• Sky Solar, a Chinese owner and operator of solar energy parks, raised $44 million in its IPO. The company priced 5.5 million shares at $8 per share (high end of range), and will trade on the Nasdaq under ticker symbol SKYS. Roth Capital served as lead underwriter. Shareholders include IDG-Accel China, which held a 24.2% pre-IPO stake.

• Virgin America, a Burlingame, Calif.-based air carrier backed by Cyrus Capital Partners and Virgin Group, raised $307 million in its IPO. The company priced 13.34 million shares at $23 per share ($21-$24 offering range), for an initial market cap of approximately $994 million. It will trade on the Nasdaq under ticker symbol VA, while Barclays and Deutsche Bank Securities served as lead underwriters. Virgin America reports $56 million of net income on $1.12 billion in revenue for the first nine months of 2014, compared to a $4 million net loss on $1.06 billion in revenue for the year-earlier period. Read more.

• Virtu Financial, an electronic trading company backed by Silver Lake, is planning to revive its stalled IPO in the spring of 2015, according to Reuters. The New York-based firm filed for a $100 million IPO last March, but held off after the publication of Flash Boys, a book about high-speed electronic trading written by Michael Lewis. Read more.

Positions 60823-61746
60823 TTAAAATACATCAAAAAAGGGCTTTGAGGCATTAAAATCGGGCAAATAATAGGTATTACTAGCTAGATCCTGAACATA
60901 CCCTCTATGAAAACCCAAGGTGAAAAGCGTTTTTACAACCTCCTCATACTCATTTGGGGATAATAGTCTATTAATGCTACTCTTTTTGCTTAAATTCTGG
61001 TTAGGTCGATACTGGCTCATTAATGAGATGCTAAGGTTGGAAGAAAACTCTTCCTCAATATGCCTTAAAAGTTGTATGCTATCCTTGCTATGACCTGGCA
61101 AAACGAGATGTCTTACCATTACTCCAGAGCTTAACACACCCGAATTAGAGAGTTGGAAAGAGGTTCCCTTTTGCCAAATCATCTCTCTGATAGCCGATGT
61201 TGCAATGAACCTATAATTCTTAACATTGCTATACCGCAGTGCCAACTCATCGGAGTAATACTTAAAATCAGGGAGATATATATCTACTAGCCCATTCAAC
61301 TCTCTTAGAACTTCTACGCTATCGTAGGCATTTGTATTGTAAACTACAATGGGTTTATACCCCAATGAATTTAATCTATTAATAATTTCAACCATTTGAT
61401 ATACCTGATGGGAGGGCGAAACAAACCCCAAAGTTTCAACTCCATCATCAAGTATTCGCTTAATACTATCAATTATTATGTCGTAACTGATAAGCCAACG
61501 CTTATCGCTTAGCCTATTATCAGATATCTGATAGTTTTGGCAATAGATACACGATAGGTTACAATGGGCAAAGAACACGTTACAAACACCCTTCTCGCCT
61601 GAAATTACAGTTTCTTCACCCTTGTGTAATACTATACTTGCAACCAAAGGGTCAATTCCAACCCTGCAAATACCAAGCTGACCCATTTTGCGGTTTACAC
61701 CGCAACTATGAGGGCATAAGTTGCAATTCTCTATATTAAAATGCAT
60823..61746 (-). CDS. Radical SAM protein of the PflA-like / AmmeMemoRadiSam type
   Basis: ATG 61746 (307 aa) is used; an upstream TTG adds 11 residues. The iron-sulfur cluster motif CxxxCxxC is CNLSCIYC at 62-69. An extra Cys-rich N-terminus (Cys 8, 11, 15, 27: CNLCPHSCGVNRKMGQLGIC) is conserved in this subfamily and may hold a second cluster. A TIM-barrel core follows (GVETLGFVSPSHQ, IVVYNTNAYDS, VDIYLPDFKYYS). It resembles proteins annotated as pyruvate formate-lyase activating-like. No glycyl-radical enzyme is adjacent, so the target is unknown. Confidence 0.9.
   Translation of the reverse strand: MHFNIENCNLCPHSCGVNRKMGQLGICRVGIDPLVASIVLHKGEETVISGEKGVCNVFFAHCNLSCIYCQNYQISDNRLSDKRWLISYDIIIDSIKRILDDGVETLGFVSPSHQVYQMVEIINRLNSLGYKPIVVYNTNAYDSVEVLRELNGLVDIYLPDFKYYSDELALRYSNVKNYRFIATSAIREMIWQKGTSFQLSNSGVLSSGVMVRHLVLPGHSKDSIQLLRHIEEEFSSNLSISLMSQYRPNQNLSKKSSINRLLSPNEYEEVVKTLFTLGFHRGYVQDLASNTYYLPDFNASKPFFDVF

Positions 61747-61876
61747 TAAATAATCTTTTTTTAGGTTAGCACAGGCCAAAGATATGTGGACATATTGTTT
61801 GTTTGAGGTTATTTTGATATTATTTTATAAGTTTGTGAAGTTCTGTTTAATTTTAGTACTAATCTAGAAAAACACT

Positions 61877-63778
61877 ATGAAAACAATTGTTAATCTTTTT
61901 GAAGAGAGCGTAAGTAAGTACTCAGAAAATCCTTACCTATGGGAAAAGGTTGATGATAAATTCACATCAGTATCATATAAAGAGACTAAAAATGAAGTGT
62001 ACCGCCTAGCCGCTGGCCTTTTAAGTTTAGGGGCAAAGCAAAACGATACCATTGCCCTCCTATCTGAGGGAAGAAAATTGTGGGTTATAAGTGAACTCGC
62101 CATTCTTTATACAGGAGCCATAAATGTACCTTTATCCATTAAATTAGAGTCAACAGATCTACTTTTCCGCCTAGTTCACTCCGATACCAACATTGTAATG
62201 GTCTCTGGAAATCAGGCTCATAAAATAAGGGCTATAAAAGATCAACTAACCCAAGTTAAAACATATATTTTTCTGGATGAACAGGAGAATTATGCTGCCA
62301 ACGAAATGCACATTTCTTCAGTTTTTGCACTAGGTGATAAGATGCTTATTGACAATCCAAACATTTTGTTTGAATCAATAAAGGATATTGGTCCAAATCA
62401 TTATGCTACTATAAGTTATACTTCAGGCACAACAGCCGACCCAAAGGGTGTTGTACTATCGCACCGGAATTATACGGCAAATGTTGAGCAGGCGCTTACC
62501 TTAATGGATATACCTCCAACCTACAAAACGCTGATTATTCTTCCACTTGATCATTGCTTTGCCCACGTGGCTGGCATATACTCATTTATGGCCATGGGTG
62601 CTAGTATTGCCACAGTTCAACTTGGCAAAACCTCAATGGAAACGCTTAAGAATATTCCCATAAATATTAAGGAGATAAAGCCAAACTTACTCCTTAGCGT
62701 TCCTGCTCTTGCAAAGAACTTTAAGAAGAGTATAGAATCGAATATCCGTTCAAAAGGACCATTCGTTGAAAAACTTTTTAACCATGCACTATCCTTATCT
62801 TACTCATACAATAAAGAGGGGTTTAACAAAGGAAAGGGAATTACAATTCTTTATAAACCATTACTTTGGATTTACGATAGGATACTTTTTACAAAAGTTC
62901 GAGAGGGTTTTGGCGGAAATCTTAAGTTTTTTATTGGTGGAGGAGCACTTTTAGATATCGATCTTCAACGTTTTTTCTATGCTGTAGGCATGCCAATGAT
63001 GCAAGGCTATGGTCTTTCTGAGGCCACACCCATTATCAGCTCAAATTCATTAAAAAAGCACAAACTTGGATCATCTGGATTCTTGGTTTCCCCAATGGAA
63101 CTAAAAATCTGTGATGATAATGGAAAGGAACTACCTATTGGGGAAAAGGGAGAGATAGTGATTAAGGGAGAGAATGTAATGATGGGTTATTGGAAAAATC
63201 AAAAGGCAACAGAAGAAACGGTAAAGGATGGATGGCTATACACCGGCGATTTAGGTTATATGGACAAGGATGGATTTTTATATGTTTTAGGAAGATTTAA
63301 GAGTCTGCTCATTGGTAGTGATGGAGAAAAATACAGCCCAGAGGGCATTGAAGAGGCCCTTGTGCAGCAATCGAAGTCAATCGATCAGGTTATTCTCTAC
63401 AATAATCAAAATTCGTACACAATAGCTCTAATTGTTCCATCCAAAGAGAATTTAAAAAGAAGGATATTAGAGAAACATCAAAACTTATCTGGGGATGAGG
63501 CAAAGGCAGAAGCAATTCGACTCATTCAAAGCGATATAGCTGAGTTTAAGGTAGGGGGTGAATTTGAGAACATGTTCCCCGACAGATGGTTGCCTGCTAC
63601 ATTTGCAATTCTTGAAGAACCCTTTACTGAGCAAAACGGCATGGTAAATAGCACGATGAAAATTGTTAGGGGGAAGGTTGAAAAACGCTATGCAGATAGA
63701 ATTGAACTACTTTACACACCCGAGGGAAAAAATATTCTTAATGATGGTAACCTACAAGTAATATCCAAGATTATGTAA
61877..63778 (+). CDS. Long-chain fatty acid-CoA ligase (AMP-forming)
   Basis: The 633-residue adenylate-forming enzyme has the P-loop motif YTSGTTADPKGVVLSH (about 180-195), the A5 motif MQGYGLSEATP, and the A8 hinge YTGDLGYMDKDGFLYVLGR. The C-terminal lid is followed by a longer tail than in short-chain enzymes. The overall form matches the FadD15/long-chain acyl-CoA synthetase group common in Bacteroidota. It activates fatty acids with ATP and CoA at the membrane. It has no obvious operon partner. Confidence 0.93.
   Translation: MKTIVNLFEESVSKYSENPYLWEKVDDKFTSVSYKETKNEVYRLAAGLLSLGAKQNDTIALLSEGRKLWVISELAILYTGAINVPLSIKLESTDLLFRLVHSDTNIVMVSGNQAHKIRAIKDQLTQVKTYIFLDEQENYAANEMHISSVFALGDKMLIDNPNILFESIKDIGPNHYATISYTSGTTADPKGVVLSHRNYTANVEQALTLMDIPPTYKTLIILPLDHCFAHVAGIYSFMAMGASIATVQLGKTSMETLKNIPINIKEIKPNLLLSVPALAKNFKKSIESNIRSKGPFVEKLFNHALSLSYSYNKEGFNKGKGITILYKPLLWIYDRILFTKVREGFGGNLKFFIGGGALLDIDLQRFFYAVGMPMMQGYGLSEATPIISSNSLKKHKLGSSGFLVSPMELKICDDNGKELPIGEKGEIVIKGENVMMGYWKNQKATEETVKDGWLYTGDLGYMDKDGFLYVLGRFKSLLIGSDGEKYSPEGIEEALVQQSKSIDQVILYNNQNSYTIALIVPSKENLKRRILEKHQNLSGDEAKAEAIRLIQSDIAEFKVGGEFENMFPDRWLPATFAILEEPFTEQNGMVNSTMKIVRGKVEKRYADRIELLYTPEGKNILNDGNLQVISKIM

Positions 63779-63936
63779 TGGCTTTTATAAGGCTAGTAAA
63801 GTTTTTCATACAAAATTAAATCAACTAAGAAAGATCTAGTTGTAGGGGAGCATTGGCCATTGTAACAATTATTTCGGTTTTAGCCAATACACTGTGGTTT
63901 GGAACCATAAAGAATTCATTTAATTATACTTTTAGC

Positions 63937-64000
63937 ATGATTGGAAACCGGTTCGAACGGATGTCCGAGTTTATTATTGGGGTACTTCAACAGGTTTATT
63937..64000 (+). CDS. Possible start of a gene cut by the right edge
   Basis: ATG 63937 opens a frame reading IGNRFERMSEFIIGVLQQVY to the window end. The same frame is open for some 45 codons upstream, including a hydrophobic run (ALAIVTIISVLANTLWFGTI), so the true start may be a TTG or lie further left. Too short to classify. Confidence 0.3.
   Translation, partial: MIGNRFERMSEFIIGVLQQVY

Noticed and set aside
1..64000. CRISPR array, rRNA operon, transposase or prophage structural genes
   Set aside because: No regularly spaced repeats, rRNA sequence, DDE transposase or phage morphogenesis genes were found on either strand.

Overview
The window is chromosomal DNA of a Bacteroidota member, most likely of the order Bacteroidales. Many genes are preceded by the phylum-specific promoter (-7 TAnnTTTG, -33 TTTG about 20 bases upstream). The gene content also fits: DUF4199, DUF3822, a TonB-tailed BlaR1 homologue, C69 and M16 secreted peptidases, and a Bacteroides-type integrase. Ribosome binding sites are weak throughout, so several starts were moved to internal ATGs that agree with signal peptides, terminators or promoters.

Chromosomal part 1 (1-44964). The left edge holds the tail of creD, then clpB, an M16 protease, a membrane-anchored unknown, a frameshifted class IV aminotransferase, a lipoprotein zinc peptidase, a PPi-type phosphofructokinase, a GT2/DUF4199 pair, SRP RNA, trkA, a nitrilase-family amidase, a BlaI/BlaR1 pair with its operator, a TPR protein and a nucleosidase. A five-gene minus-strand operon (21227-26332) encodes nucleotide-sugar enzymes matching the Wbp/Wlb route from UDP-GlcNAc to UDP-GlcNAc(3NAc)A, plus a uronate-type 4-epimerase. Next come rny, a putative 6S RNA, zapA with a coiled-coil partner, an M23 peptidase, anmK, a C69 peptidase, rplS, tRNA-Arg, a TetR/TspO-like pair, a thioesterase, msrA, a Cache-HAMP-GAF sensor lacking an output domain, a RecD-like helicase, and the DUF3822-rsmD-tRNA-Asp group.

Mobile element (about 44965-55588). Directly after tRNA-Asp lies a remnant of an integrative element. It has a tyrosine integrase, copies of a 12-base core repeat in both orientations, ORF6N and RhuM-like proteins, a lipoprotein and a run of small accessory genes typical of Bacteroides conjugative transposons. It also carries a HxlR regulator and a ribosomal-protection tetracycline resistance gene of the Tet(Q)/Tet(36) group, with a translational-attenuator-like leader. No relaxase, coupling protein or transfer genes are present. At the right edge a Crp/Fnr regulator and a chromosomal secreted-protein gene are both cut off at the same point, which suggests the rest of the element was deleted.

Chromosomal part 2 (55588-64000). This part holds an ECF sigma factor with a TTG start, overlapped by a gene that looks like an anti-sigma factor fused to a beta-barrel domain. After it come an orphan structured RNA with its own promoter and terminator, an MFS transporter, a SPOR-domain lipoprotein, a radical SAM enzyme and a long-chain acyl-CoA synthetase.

• Apollo Global Management and C. Dean Metropoulos are considering an early 2015 sale process for Twinkie maker Hostess Brands, which they bought out of bankruptcy two years ago for $410 million, as first reported by the NY Post. The firms reportedly may seek upwards of $1.5 billion. Read more.

 Catalent Inc. (NYSE: CTLT) has acquired Micron Technologies, a Malvern, Penn.–based provider of particle-size engineering technologies, from Arlington Capital Partners. No financial terms were disclosed.

• CI Capital Partners has hired Morgan Stanley to find a buyer for KIK Custom Products Inc., a Canadian maker of household cleaning and personal care products, according to Reuters. The deal reportedly could be worth more than $1.5 billion (including debt). Read more.

• IK Investment Partners has hired Lincoln International to find a buyer for Sport Group, a German  maker of outdoor sport and recreational surface systems, according to Reuters. The deal could be valued at more than €300 million. Read more.